Computer vision allows machines to identify objects, but the context of those objects, and what they mean in relation to other things tends to be lacking. Take for example, a farm far out on the horizon. There is a black and white dot next to a red barn. While a human could identify that black and white dot as a cow, a computer may not. The reason the human is able to identify the dot is that we understand the context of the farm. A computer on the other hand would only recognize the focal point-the barn, and would not be able to make the assumption that the dot would be a cow. This is not the only challenge that comes with computer vision, with things such as discrimination, commonality, rotation, occlusion, and lighting also causing issues.
Take for example the image above of a Lynx in a tree. While computer vision technology can recognize that the animal is a member of the feline family, it may be unable to discriminate and establish that it is in fact a Lynx and not a Cat. These issues arise as different objects can look similar, with details necessary to establish exactly what the object is. This can lead to an image tricking computers and leading to false or incorrect results.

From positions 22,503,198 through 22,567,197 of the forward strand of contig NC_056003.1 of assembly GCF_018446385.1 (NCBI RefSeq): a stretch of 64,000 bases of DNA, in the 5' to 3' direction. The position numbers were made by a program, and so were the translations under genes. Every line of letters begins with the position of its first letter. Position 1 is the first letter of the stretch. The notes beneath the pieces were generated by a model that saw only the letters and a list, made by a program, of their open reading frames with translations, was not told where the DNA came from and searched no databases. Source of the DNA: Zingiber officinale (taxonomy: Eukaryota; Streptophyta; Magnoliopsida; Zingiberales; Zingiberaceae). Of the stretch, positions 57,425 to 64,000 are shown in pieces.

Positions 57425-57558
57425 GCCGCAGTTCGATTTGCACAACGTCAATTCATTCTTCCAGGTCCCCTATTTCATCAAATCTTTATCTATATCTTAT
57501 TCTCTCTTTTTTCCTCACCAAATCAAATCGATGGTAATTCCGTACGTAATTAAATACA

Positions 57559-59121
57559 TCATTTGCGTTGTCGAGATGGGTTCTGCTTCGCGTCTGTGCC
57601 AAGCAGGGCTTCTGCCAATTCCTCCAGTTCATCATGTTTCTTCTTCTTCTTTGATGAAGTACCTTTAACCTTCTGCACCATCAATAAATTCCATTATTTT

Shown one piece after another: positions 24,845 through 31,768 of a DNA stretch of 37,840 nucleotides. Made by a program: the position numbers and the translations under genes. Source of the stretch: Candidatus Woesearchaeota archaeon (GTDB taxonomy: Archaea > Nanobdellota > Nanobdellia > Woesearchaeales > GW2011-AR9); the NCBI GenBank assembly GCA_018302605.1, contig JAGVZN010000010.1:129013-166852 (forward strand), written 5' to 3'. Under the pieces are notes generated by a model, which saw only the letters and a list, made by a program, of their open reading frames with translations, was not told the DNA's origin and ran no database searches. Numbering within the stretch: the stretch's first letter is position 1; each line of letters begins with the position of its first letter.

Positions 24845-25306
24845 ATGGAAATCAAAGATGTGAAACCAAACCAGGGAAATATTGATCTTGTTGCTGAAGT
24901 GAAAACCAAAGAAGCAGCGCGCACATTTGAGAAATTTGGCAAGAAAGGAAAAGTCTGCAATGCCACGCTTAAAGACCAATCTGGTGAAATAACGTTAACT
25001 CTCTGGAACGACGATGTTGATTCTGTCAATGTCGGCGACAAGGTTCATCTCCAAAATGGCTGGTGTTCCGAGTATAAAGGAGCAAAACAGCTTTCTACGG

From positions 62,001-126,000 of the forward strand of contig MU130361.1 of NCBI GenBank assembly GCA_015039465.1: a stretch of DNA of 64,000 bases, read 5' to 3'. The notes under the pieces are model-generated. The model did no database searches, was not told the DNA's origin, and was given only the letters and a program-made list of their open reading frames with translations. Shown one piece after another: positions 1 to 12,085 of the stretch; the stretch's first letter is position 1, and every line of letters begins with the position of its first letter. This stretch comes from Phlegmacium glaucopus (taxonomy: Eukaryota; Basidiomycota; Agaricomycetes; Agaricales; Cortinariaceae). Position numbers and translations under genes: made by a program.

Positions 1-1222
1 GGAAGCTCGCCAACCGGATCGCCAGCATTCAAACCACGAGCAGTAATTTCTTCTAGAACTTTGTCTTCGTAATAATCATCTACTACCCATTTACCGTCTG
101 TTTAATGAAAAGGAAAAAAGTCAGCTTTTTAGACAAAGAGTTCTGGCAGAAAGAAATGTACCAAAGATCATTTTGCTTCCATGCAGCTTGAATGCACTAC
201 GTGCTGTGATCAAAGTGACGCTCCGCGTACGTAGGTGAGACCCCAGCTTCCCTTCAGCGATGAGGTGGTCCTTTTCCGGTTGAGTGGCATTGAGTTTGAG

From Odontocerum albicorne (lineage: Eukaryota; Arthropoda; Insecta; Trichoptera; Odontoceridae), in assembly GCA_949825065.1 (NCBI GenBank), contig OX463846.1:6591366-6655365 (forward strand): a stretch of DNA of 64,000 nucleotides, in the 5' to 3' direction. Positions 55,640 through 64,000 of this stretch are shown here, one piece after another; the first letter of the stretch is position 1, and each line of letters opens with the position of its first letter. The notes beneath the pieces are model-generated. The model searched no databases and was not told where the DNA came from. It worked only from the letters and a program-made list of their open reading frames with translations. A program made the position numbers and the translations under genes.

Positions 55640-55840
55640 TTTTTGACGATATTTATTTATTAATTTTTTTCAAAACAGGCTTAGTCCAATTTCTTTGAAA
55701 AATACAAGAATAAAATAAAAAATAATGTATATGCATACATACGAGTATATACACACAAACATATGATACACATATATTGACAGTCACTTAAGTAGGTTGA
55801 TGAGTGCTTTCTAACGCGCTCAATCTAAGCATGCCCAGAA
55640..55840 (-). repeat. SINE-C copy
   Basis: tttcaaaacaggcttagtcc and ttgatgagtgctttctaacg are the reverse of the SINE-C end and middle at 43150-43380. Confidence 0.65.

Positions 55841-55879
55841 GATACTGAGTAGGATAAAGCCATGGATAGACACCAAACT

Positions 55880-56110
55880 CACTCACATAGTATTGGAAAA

A Vision of the Future
Computer vision is by all accounts a game-changing technology, with future applications including improved medical diagnosis, safety, and security. As computers become better equipped to identify objects, the same can be done to identify cancer and other diseases. Another example of computer visions’ future applications is the newer models of smart home devices such as Amazon’s Echo Show. These devices now include cameras, which could be used to detect if a person is injured or if a burglar has entered a home. Computer vision could also be used to read body language and facial expressions. For example, Alexa could read a person’s facial expression to be sad or upset, it could use the information to change the lighting of their room accordingly. Another way computer vision could be applied is to support disabled individuals with limited sight. A device could use computer vision to relay information on the objects surrounding a disabled person, communicating by voice, vibrations, or sounds. These applications of computer vision could be revolutionary and are made possible by their connection with Machine Learning.
Machine Learning: Computers Making Informed Decisions